Appeals Court Refuses to Disqualify Judge in Coroner Case
A Philadelphia-based federal appeals court has refused to disqualify U.S. District Judge Arthur Schwab from presiding over the trial of coroner Cyril Wecht.
A Philadelphia-based federal appeals court has refused to disqualify U.S. District Judge Arthur Schwab from presiding over the trial of coroner Cyril Wecht, the Pittsburgh Tribune-Review reports.
The former coroner for Allegheny County is accused of using his public office as coroner for private financial gain. Among other things, the government alleges Wecht used county employees for work related to his private practice, according to the opinion (PDF) by the Philadelphia-based 3rd U.S. Circuit Court of Appeals.
Wecht denies the charges, saying they stem from a public feud with the district attorney.
The 3rd Circuit also used its supervisory authority to revise a local court rule that limited attorney speech in criminal cases. The court said the rule, which had barred comments that have a “reasonable likelihood of prejudice” on a criminal trial, should be rewritten to bar only comments that have a “substantial likelihood” of prejudice.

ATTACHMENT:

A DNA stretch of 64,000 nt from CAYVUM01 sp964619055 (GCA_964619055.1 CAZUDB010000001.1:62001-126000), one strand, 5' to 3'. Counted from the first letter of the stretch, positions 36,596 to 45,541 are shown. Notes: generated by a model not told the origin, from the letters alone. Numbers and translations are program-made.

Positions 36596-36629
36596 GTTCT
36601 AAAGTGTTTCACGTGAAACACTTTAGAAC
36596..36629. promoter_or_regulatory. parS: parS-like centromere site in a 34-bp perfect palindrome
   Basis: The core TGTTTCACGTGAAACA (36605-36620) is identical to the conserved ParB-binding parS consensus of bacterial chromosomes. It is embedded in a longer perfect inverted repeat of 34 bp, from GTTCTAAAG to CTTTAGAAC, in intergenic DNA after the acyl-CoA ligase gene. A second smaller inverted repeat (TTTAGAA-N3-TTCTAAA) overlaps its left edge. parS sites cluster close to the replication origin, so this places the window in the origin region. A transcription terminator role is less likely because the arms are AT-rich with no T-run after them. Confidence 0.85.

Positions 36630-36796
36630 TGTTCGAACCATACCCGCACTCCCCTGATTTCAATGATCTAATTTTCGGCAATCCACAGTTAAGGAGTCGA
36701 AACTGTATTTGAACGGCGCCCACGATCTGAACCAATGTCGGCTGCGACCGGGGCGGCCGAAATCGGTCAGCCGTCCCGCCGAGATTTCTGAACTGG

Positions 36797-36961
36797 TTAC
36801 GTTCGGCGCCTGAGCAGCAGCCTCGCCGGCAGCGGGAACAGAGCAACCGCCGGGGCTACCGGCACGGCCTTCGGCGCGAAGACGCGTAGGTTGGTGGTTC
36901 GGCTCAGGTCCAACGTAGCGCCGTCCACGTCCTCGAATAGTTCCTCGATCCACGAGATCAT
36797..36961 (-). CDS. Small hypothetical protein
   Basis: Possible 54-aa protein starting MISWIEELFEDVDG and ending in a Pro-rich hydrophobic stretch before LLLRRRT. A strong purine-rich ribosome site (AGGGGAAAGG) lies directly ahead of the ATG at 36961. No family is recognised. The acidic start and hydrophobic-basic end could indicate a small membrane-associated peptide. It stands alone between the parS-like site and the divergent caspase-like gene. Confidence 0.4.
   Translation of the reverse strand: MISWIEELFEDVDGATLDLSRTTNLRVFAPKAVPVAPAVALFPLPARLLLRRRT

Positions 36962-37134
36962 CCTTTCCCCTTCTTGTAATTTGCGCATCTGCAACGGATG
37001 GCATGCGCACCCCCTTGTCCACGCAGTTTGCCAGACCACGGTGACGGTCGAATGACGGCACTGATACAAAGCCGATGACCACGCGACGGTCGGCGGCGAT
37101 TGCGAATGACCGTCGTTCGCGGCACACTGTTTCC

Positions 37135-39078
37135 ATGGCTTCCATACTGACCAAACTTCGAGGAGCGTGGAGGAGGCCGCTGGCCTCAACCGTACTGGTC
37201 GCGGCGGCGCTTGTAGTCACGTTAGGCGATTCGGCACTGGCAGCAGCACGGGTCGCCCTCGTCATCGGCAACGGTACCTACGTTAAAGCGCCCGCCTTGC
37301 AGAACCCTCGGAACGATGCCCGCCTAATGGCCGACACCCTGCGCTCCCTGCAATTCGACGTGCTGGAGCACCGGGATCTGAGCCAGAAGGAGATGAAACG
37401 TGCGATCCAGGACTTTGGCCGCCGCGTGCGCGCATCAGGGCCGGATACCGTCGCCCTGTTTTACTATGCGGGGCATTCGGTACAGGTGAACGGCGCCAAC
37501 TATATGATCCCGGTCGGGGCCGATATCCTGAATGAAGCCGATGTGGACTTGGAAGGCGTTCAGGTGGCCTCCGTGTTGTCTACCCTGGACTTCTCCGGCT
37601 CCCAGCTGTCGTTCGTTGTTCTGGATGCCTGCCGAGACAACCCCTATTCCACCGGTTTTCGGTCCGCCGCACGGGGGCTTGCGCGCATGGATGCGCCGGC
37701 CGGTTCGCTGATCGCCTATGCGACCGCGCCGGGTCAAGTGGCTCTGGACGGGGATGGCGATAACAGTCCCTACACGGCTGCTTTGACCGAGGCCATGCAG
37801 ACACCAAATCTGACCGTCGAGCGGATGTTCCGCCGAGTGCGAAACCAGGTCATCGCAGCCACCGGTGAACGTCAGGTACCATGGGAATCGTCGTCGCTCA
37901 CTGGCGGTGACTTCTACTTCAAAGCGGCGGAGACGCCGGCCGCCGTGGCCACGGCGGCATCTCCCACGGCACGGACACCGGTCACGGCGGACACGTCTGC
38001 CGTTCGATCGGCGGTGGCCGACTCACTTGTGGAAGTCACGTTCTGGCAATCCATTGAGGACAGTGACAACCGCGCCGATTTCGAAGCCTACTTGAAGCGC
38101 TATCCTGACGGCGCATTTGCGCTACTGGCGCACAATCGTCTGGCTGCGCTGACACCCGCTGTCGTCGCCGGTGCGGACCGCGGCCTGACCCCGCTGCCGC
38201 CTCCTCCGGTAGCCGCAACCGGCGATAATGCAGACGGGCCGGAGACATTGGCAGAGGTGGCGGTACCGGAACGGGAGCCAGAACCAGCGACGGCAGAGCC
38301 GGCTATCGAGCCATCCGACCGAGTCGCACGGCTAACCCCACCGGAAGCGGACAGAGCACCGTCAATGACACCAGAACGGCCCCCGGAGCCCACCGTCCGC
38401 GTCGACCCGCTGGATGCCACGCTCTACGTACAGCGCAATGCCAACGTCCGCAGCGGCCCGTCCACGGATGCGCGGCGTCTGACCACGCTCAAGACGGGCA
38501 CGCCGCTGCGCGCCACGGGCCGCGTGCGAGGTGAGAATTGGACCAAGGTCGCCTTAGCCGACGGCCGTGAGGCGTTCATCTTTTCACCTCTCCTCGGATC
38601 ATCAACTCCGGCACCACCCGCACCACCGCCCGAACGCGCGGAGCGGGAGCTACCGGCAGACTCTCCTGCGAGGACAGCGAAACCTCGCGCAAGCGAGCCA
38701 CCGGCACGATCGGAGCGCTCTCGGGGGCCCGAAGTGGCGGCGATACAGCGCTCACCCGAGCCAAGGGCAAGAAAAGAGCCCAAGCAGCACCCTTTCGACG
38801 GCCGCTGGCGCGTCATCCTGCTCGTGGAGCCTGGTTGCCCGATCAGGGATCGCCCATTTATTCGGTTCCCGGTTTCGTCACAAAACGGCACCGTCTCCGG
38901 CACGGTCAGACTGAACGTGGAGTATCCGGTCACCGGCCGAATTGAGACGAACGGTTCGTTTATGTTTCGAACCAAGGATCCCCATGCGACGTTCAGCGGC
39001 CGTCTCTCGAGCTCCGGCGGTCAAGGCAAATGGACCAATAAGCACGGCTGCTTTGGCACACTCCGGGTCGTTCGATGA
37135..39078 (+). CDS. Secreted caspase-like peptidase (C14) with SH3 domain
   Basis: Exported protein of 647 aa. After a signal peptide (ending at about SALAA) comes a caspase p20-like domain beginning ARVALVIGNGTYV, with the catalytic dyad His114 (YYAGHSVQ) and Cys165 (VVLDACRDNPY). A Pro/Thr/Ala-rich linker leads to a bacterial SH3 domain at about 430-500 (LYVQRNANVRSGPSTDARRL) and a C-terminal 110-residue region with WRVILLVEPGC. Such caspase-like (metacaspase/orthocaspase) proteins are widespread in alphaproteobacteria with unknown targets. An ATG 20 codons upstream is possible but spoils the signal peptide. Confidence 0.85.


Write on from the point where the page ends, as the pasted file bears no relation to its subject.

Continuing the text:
The U.S. Supreme Court in Gentile v. State Bar of Nevada, 501 U.S. 1030 (1991), upheld a “substantial likelihood” standard.
The rule was at issue because of comments made by defense counsel in the case, partly in response to stories suggesting the government would file additional charges for tax fraud and that a Wecht associate had intimidated a witness.
For example, lead counsel Jerry McDevitt commented on the possibility of a superseding indictment, saying, “If you ever lived on a farm, you know that if you take a bunch of cow manure, and you put it on an existing pile of cow manure, all it does is make a bigger smell.”
A hat tip to Howard Bashman of How Appealing, who posted the opinion.